Accessibility Skip to Global Navigation Skip to Local Navigation Skip to Content Skip to Search Skip to Site Map Menu

BITC202 Animal Ethics

Overview of the paper

All of us interact with animals. We keep animals as pets, farm animals, or eat them, feed seagulls at the beach, hunt or fish, poison or trap possums, rats or mice, see them at the zoo or in the wild, or use animals in research. We protect and provide for animals, and we harm them. Sometimes, they can harm us. 

We need to understand animals, and any obligations we have to them, if we want to do the right thing by them in our lives. This means understanding what is good and bad for them, and how much this matters for the choices we make. These can be day-to-day choices we might make, such as letting your cat roam free or keeping her indoors, or larger choices, such as what career we pursue, and how we treat animals in it.

Animal ethics provides a comprehensive introduction to how animals matter ethically, ways of understanding our obligations to them, and what this means for the main ways we use and relate to animals. This covers important basics like whether we have any obligations to animals, how bad death is for an animal, and whether killing them is wrong. It also includes practical issues such as farming, use of animals in research and teaching, keeping them as pets or in zoos, and how to represent animals in our political arrangements.

Animal Ethics does not assume any background knowledge about ethics or science, but offers scope for those who do have this to extend their understanding. This paper is ideal for 200- and 300-level students from all academic backgrounds, who are interested in learning about and thinking more about the ethics of our treatment of animals.

  • Semester: 1
  • Coordinator: Mike King
  • Lectures: Tuesday 3-3:50pm Thursday, 1-2:50pm
  • Tutorial: Thursday, 3–3:50pm
  • Assessment: 15% essay 1, 35% essay 2, 50% final exam

^ Top of Page

Student testimonials

As a science student I was apprehensive about taking an animal ethics paper as it is an area of ethics, I knew made me uncomfortable at times. BITC202 was anything but uncomfortable, I found it to be an interesting and enjoyable paper. There are a wide range of ways that we relate to animals and it does a very good job covering these. While the focus is on animal ethics, the skills and ethical theories covered provide a strong basis for use in other areas.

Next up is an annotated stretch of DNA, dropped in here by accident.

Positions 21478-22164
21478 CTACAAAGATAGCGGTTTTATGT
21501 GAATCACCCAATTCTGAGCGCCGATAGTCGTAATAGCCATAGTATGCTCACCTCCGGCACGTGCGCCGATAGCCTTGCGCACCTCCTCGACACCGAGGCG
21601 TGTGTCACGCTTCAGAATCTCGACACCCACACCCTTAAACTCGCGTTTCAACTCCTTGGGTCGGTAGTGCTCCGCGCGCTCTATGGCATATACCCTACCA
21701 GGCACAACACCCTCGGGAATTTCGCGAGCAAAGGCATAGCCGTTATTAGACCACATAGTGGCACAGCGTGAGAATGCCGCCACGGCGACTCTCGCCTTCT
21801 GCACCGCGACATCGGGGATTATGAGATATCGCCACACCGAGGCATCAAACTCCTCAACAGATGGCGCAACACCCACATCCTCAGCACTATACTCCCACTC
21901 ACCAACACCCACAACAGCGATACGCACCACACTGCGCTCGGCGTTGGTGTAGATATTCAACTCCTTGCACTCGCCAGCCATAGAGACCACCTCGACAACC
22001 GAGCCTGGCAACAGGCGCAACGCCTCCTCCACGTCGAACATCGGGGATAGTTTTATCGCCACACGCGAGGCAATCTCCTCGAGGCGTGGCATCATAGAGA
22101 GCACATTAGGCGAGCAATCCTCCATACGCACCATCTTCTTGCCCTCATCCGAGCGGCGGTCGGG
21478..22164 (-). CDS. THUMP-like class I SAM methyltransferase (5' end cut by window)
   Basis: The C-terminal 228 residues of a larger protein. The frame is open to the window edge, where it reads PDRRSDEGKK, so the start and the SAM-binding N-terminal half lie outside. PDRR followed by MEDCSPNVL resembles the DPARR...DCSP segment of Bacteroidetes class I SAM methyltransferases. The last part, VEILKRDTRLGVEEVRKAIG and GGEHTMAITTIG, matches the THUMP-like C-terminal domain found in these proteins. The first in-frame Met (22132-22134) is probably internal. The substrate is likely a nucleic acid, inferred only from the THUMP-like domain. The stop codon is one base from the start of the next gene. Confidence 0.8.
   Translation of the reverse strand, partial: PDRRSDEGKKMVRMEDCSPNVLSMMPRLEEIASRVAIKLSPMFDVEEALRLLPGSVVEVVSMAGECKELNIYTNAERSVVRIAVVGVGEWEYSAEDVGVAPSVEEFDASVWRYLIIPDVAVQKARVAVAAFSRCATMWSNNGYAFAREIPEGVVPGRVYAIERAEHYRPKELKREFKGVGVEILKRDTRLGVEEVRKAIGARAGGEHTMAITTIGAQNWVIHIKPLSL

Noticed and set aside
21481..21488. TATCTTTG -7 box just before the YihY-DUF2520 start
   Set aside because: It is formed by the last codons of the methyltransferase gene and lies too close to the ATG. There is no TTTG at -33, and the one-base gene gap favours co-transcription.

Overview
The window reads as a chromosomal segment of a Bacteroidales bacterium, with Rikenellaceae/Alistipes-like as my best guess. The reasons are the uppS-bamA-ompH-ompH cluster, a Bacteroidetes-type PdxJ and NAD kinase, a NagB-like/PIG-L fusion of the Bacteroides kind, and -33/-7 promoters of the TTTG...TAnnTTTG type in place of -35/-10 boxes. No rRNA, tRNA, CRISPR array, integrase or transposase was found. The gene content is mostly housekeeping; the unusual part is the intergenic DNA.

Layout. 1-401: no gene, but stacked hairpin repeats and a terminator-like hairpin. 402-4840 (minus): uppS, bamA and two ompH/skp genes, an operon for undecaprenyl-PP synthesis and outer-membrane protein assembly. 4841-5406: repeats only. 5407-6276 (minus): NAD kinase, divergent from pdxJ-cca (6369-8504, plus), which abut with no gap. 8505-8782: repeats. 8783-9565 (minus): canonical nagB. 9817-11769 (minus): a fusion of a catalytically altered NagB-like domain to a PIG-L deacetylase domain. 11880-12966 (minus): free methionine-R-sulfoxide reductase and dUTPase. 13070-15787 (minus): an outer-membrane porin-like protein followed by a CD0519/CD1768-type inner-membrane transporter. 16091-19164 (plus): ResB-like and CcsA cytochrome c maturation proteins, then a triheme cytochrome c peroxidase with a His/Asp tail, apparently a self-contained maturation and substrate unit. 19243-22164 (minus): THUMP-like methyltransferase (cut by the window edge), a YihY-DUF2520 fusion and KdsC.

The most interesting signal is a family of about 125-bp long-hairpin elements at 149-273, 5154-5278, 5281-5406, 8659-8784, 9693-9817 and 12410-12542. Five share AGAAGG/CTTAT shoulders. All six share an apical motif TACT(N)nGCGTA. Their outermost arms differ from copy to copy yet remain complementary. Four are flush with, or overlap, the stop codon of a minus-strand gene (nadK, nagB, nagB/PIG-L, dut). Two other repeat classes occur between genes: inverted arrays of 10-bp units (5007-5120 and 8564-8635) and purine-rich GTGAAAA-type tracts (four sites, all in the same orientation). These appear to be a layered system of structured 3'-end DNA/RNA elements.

I really enjoyed the format of this paper as it is easy to fit into a busy timetable and has really good tutorials. In this part of the course hearing the views of others allows you to consider things you may not have on your own. It is not a paper where you need to sit down and memorise boring content. Instead talking with classmates is one of the most effective ways of studying.

There is a good deal of support from the staff, but it is also a paper where you are encouraged to think for yourself. I would highly recommend this paper to anyone who has any interest in animals regardless of your background. It does not need any prior knowledge and I feel that having taken this paper I have a much better understanding of my own views and opposing views surrounding animals

– Alysha McKeeman, BITC 201 student in 2018

^ Top of page

Details

An introduction to ethical theories as they apply to non-human animals and applied ethical questions arising from animal use.

We all interact with non-human animals, and our actions can affect their lives in good and bad ways. In this paper you will learn and think about the nature and value of animal life. You will then consider what these mean for how we should treat animals in a range of ways we make use of or interact with animals. These include farming and eating animals, use of animals in research, treatment of wild animals and keeping animals as companions, and in zoos.This paper will be of particular value for students who are intending to work with animals, work to improve their lives or simply wish to think about what ethical treatment of animals might involve.

Paper title Animal Ethics
Paper code BITC202
Subject Bioethics
EFTS 0.1500
Points 18 points
Teaching period Second Semester
Domestic Tuition Fees (NZD) $886.35
International Tuition Fees (NZD) $4,914.00

^ Top of page

Prerequisite
126 points
Schedule C
Arts and Music, Commerce, Science
Eligibility
Suitable for all students who have completed a year of full-time tertiary study. No previous scientific or philosophical knowledge is assumed.
Contact
bioethics@otago.ac.nz
Teaching staff